"An ye cannot, no more can I," said Shelton. "How can I swim the moat without you? Do you desert me, then?"
"Dick," she gasped, "I cannot. The strength is gone from me."
"By the mass, then, we are all shent!" he shouted, stamping with his foot; and then, hearing steps, he ran to the room door and sought to close it.
Before he could shoot the bolt, strong arms were thrusting it back upon him from the other side. He struggled for a second; then, feeling himself overpowered, ran back to the window. The girl had fallen against the wall in the embrasure of the window; she was more than half insensible; and when he tried to raise her in his arms, her body was limp and unresponsive.
At the same moment the men who had forced the door against him laid hold upon him. The first he poinarded at a blow, and the others falling back for a second in some disorder, he profited by the chance, bestrode the window-sill, seized the cord in both hands, and let his body slip.
The cord was knotted, which made it the easier to descend; but so furious was Dick's hurry, and so small his experience of such gymnastics, that he span round and round in mid-air like a criminal upon a gibbet, and now beat his head, and now bruised his hands, against the rugged stonework of the wall. The air roared in his ears; he saw the stars overhead, and the reflected stars below him in the moat, whirling like dead leaves before the tempest. And then he lost hold, and fell, and soused head over ears into the icy water.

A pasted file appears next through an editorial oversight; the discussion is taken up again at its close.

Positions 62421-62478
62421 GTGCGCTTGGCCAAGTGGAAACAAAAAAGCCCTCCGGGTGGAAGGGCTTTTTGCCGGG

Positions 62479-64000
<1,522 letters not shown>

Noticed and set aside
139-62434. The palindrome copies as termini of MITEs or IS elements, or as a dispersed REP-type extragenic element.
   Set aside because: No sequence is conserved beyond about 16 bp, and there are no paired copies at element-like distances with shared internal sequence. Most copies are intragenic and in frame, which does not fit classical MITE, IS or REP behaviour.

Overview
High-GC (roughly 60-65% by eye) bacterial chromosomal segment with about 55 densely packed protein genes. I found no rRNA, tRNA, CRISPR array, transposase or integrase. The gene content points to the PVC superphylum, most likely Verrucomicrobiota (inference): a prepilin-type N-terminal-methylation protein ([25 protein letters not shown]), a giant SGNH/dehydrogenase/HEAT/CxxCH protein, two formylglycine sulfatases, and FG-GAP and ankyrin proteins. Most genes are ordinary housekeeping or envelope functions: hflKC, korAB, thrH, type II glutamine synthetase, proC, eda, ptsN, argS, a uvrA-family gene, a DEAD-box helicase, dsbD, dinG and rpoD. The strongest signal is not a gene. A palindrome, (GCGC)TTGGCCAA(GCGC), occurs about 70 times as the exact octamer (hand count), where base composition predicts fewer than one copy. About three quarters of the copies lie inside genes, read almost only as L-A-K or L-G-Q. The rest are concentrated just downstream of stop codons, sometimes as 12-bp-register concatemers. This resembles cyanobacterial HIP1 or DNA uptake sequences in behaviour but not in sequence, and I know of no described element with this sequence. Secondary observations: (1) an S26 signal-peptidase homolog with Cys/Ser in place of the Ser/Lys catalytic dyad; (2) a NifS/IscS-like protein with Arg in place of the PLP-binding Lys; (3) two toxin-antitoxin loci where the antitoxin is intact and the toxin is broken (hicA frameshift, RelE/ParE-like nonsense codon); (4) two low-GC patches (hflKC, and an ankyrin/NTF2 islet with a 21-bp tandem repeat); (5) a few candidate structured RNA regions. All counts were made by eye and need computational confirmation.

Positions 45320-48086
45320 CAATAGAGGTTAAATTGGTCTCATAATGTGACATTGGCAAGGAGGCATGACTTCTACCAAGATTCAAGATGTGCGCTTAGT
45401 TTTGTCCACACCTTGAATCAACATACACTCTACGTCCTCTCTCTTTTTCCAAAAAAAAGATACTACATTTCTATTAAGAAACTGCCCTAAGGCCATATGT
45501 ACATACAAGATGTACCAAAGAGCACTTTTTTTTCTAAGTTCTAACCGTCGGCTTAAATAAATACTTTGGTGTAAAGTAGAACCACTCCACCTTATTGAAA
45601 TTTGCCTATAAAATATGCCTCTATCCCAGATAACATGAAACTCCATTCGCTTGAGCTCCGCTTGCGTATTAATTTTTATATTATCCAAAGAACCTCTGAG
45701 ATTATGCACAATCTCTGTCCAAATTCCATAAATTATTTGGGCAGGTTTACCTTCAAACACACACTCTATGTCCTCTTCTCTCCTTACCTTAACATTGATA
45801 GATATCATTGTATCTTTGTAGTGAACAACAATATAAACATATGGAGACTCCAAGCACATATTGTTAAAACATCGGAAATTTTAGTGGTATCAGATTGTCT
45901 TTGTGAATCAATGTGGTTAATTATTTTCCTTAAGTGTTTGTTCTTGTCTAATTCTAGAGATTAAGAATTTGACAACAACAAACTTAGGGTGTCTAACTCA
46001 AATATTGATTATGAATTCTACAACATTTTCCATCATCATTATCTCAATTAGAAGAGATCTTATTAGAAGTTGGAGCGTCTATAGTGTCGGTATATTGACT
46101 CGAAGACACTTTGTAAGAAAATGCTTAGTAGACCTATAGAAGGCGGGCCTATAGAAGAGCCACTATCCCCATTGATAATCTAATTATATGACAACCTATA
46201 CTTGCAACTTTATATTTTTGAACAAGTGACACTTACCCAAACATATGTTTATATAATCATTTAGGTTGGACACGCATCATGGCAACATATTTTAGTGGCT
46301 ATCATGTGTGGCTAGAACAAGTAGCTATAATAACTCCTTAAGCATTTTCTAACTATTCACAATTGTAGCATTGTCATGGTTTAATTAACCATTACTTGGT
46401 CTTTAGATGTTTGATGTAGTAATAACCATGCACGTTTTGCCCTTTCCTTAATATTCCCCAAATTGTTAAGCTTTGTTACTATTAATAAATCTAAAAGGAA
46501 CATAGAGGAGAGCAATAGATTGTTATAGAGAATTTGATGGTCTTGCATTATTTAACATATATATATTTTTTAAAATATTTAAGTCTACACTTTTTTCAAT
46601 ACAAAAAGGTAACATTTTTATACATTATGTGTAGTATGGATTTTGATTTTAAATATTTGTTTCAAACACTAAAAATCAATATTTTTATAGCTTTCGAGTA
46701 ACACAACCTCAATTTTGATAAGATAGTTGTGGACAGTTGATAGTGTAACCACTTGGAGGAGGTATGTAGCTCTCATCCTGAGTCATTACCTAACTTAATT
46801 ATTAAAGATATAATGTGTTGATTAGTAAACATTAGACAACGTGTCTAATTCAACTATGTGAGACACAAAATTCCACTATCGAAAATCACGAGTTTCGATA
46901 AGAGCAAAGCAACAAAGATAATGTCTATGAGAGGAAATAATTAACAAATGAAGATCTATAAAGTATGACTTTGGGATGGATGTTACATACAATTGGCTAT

When he came to the surface his hand encountered the rope, which, newly lightened of his weight, was swinging wildly to and fro. There was a red glow overhead, and looking up, he saw, by the light of several torches and a cresset full of burning coals, the battlements lined with faces. He saw the men's eyes turning hither and thither in quest of him; but he was too far below, the light reached him not, and they looked in vain.
And now he perceived that the rope was considerably too long, and he began to struggle as well as he could towards the other side of the moat, still keeping his head above water. In this way he got much more than halfway over; indeed the bank was almost within reach, before the rope began to draw him back by its own weight. Taking his courage in both hands, he left go and made a leap for the trailing sprays of willow that had already, that same evening, helped Sir Daniel's messenger to land. He went down, rose again, sank a second time, and then his hand caught a branch, and with the speed of thought he had dragged himself into the thick of the tree and clung there, dripping and panting, and still half uncertain of his escape.
But all this had not been done without a considerable splashing, which had so far indicated his position to the men along the battlements. Arrows and quarrels fell thick around him in the darkness, thick like driving hail; and suddenly a torch was thrown down--flared through the air in its swift passage--stuck for a moment on the edge of the bank, where it burned high and lit up its whole surroundings like a bonfire--and then, in a good hour for Dick, slipped off, plumped into the moat, and was instantly extinguished.
It had served its purpose. The marksmen had had time to see the willow, and Dick ensconced among its boughs; and though the lad instantly sprang higher up the bank, and ran for his life, he was yet not quick enough to escape a shot. An arrow struck him in the shoulder, another grazed his head.
The pain of his wounds lent him wings; and he had no sooner got upon the level than he took to his heels and ran straight before him in the dark, without a thought for the direction of his flight.
For a few steps missiles followed him, but these soon ceased; and when at length he came to a halt and looked behind, he was already a good way from the Moat House, though he could still see the torches moving to and fro along its battlements.
He leaned against a tree, streaming with blood and water, bruised, wounded, alone, and unarmed.